Labour is demanding a review into Serco's fitness to run a correctional facility after a report found shortcomings in its management of Mt Eden Prison.
The party is also questioning the government's decision to award it the contract to manage the new prison at Wiri.
The British company has been running Mt Eden Prison for nine months and a report released on Thursday shows it failed to reach nearly half its performance targets.
Only 28 per cent of prisoners had a management plan in place within the required time, there were three wrongful releases and three wrongful detentions, and one escape.
Labour's corrections spokesman, Charles Chauvel, says the government is determined to privatise at all cost.
"Instead of a review of Serco's fitness to operate Mt Eden, its reward remains another lucrative contract from the state to operate the new Wiri prison," he said on Friday.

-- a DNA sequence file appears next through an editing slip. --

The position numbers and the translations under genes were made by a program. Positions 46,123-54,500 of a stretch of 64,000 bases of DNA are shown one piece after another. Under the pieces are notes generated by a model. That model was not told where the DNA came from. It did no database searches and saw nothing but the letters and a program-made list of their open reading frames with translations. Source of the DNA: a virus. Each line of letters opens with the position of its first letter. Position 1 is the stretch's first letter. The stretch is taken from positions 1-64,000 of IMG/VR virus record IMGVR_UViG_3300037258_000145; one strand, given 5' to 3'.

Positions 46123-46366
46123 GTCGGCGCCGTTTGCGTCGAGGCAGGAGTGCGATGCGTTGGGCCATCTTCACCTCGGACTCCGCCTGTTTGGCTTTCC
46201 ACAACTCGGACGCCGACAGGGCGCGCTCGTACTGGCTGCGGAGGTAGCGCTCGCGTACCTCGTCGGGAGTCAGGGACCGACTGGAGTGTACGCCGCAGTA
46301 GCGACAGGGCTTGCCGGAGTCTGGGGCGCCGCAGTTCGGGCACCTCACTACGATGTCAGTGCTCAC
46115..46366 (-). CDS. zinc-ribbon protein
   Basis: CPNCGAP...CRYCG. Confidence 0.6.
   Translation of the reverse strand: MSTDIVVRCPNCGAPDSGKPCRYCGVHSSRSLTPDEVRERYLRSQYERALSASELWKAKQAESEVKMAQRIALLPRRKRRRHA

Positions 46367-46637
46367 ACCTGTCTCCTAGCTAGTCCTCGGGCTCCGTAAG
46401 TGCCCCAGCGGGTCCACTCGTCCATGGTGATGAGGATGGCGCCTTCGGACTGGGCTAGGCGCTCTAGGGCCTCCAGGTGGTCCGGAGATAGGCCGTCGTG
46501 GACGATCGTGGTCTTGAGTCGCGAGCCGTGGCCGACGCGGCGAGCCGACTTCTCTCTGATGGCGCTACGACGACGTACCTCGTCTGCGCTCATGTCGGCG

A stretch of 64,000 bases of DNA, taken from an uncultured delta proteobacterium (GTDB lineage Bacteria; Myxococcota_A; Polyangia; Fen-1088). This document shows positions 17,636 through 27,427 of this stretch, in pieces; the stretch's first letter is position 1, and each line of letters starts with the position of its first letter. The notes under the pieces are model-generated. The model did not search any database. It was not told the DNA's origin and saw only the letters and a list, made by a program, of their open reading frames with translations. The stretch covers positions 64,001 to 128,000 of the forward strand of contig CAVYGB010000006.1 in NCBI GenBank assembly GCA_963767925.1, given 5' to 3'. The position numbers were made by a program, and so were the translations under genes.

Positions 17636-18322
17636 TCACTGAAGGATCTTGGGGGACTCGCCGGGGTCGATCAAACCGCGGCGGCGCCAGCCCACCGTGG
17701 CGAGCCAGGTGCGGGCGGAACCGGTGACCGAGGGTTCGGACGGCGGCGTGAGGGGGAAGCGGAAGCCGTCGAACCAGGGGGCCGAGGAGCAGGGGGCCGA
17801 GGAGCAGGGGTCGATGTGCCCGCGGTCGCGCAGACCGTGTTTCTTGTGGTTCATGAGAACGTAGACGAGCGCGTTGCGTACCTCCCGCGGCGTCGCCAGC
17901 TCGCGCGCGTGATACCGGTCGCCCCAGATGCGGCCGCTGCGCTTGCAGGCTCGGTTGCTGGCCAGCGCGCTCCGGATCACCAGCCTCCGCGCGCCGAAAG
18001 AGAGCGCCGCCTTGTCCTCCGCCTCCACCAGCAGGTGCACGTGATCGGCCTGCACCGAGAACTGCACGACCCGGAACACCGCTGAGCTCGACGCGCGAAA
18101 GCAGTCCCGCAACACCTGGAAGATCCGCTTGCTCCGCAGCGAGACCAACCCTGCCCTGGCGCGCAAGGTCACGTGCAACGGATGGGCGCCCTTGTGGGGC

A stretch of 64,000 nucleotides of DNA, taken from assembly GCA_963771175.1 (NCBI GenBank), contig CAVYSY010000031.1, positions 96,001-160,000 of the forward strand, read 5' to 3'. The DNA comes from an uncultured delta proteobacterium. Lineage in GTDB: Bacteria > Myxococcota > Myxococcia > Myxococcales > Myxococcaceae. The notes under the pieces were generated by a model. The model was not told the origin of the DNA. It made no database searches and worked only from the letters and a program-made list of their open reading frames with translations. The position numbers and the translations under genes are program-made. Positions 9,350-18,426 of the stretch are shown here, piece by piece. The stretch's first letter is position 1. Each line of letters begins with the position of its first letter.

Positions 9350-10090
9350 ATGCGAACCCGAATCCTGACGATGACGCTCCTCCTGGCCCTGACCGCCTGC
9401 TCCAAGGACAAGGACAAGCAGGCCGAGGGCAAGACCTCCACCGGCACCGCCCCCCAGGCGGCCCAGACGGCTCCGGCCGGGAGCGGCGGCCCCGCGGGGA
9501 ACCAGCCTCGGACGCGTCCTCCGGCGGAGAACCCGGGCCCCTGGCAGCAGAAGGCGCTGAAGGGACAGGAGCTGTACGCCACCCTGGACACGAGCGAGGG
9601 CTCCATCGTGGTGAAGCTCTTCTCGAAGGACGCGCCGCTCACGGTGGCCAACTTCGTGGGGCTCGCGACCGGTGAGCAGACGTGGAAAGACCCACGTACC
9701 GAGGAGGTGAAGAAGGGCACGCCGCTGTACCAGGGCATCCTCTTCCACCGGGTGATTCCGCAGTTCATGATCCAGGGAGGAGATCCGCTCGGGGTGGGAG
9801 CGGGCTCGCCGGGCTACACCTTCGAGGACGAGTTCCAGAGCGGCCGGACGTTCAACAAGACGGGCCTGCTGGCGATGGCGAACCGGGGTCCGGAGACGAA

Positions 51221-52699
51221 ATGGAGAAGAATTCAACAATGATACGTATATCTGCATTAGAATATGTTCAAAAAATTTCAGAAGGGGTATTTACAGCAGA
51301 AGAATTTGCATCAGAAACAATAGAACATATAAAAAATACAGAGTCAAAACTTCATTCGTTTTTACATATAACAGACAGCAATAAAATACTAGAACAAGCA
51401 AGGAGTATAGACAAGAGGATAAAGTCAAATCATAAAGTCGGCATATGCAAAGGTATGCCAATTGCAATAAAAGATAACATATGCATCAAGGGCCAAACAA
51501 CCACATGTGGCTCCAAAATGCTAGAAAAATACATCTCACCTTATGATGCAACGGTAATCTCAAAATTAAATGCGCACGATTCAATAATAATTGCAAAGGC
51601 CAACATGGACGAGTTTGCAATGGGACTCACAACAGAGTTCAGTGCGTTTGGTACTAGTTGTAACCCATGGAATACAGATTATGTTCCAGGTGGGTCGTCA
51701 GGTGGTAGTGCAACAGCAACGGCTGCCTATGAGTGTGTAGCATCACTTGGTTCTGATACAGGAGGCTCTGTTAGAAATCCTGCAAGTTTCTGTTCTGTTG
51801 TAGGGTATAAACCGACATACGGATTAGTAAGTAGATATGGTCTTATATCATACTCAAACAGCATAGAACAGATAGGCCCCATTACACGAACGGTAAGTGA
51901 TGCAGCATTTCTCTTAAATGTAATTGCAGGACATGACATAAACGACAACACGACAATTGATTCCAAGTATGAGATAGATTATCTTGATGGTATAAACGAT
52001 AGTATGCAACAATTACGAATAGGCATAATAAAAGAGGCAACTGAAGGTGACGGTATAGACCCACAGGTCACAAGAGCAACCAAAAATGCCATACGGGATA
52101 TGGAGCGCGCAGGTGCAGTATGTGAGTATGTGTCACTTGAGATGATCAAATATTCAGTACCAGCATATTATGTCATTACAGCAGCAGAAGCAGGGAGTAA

Mr Chauvel says Serco's ability and willingness to comply with government policy is a worry.
Prisoner rehabilitation is an important part of its crime reduction policy, announced on Monday, and central to that are the management plans that Serco failed to put in place for most of the Mt Eden inmates.
"When Wiri is up and running, Serco will be responsible for up to 25 per cent of the overall prison population," Mr Chauvel said.
"If there are only 28 per cent of inmate plans in place on time, that puts a serious dent in the government's stated commitment to rehabilitation."
The new prison in South Auckland will have 960 beds and is due to be completed in 2015.
NZ First's corrections spokeswoman, Asenati Lole-Taylor, says Serco's poor performance is proof private companies should be involved in running prisons.
"New Zealanders deserve better than the sort of management shambles being dished up by Serco," she said.
Serco managing director Paul Mahoney told NZ Newswire: "We are taking our responsibilities at Mt Eden Corrections Facility seriously. We acknowledge that we need to improve, and we are improving."
Corrections Minister Anne Tolley says Serco is making "decent progress".
Mr Chauvel says a better description would be embarrassing progress.